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“How Can Canadian Universities Meet International Students’ Food Needs?” by Erika Stewin

By October 1, 2017June 9th, 2021No Comments

Link to thesis;

What do international students eat when they come to study at Canadian universities? How do they think about the foods available to them on- and off-campus? These students are often referred to as “cash cows” by newspapers, magazines and by international students themselves. What responsibilities, then, do universities have when it comes to food security among the international students they actively recruit?

In the summer of 2012, as a University of Guelph Public Issues Anthropology Master’s candidate, I began to explore these questions with students from the University of Windsor and the University of Guelph. I wanted to consider the relationship between international student food security and identity in order to learn more about the availability and accessibility barriers international students face when searching for personally and culturally appropriate foods. I was inspired to explore these issues thanks to a conversation with a young Korean woman, pursuing post-secondary education in Toronto, Canada, who had mentioned that she often found it challenging to locate culturally-appropriate foods while abroad.

Although international students pay three to five times the cost of domestic tuition rates, many felt that their needs were not being met. Participants noted that they were particularly unhappy with the quality and variety of food items offered on campus. Many students described experiencing food insecurity, which can be defined as a temporary or ongoing inability to access healthy and preferable foods that allow one to live a functional life. International students from both universities experienced food insecurity as a result of food unavailability and high cost. In addition, many students did not have access to relevant food-related information such as grocery store, on-campus food services and ethnic grocer locations. Students related feelings of depression, homesickness and identity loss, hunger, difficulties with weight loss or weight gain, and stories of being forced to compromise religious beliefs in order to eat, as some of the implications of a lack of access to familiar and culturally appropriate foods.

Stories of recruitment presentations were key in decisions to come to Canada for post-secondary education. Recruiters described a smorgasbord of familiar, preferred, and culturally appropriate foods that would be readily available on campus. Yet once they arrived, students were shocked and disappointed by the high prices associated with on-campus foods, the lack of culturally appropriate foods (especially halal items), portion sizes and the cost of the meal plans in relation to the quantity and quality of foods purchased. While some students were excited by the prospect of experimenting with new foods while in Canada, others who had refused to purchase meal plans described feeling grateful as they mentioned that there was “nothing for international students to eat on campus” because foods were too expensive, or were considered unfit for personal consumption. Students also spoke about the challenges of obtaining culturally appropriate foods off-campus. Foods that might be considered common place in a student’s home country, including items such as ox tail, curry goat, bitter-melon, yams, and certain spices and condiments, were frequently unavailable, old, or too expensive to purchase. When students did learn of good sources to buy food, they might have to travel far distances, leading to transportation cost challenges.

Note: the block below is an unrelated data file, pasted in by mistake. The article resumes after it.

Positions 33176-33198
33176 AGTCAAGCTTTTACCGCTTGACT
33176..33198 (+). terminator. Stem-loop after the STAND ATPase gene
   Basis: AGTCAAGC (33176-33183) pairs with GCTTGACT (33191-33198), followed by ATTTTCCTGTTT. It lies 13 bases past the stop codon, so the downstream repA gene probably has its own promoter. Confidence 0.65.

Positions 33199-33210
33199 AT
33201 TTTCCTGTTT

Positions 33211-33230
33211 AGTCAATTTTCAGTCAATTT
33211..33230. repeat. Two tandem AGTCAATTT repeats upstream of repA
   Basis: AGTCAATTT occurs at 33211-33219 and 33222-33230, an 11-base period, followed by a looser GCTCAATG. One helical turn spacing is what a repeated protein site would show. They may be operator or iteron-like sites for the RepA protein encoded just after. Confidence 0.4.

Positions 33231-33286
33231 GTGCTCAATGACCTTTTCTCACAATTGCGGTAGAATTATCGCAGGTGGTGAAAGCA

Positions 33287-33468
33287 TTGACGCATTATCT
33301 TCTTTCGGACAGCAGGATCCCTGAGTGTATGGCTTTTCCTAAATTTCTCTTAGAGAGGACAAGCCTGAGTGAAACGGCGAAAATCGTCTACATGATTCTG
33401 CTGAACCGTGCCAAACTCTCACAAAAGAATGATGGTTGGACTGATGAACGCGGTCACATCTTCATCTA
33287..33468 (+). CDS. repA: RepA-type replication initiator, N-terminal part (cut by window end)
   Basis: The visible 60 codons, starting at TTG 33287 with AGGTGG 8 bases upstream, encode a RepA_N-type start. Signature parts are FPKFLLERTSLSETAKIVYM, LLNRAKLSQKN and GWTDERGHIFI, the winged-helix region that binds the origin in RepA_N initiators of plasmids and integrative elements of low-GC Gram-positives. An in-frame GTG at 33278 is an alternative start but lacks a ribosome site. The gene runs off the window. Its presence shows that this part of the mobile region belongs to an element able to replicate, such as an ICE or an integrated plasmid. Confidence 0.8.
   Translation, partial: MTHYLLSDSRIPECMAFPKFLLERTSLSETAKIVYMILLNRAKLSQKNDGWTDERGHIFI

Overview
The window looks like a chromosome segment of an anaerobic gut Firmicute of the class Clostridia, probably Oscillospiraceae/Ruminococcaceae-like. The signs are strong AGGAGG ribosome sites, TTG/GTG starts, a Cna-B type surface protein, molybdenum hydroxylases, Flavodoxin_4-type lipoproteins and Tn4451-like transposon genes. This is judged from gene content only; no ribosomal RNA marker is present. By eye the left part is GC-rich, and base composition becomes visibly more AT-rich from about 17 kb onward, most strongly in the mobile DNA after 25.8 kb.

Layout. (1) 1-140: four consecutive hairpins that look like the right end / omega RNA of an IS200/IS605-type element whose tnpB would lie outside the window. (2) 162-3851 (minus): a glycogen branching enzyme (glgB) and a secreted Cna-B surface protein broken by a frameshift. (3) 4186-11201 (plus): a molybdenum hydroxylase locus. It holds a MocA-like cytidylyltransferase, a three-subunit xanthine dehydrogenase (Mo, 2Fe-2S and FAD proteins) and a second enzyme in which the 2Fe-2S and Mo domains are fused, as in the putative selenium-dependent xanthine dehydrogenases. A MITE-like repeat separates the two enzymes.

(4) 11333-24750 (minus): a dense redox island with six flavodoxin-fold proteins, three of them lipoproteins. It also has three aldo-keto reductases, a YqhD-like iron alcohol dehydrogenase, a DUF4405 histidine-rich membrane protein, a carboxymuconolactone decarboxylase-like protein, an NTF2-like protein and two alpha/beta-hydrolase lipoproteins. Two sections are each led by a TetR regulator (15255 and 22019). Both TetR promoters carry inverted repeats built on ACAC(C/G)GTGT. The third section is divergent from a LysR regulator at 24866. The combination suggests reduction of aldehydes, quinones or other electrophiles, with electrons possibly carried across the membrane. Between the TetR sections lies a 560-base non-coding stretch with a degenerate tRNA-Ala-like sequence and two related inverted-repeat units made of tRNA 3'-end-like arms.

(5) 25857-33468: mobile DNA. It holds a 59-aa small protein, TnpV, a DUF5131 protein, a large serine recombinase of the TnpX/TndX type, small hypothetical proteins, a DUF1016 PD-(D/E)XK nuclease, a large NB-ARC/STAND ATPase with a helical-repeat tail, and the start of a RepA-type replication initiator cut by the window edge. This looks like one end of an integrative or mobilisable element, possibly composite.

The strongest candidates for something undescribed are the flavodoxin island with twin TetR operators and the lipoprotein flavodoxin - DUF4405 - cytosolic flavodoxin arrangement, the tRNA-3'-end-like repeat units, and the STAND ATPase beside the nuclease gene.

As the international student population at Canadian universities continues to expand and diversify, it is crucial that university administrations respond to this growth by prioritizing international student inclusion. By providing more ethno-cultural food options on-campus, universities stand to create a welcoming environment inclusive of all students. When students were asked what they thought could be done to improve international student food security, “create a polling system” was frequently provided as a response. A polling system would allow universities to find out more about their students by asking them what types of foods they would like to see more frequently on-campus, what they would be comfortable paying for, as well as what they have trouble finding or purchasing off-campus. Universities equipped with this information could use it to better serve the needs of their communities. In addition, creating an online forum to share questions and concerns related to food and also to life in Canada would allow international students to help each other locate desired foods by sharing food-related information, i.e. about ethnic grocer locations.

Some might argue that Canadian universities are under no obligation to consider students’ food needs and preferences. Yet, dissatisfaction with food offerings on-campus does have potential implications for universities. Participants felt that a lack of culturally appropriate foods on campus was just one example of administrations ignoring their needs. What was once considered by international students to be a great educational opportunity is increasingly becoming associated with sacrifice, poverty and food insecurity. Consequently, some students were considering returning home to finish or further their education, or relocating to another country, as they did not feel that their voices were being heard within their Canadian universities. As such, Canadian universities may be able to improve upon student retention and recruitment by striving to meet the food needs of international students.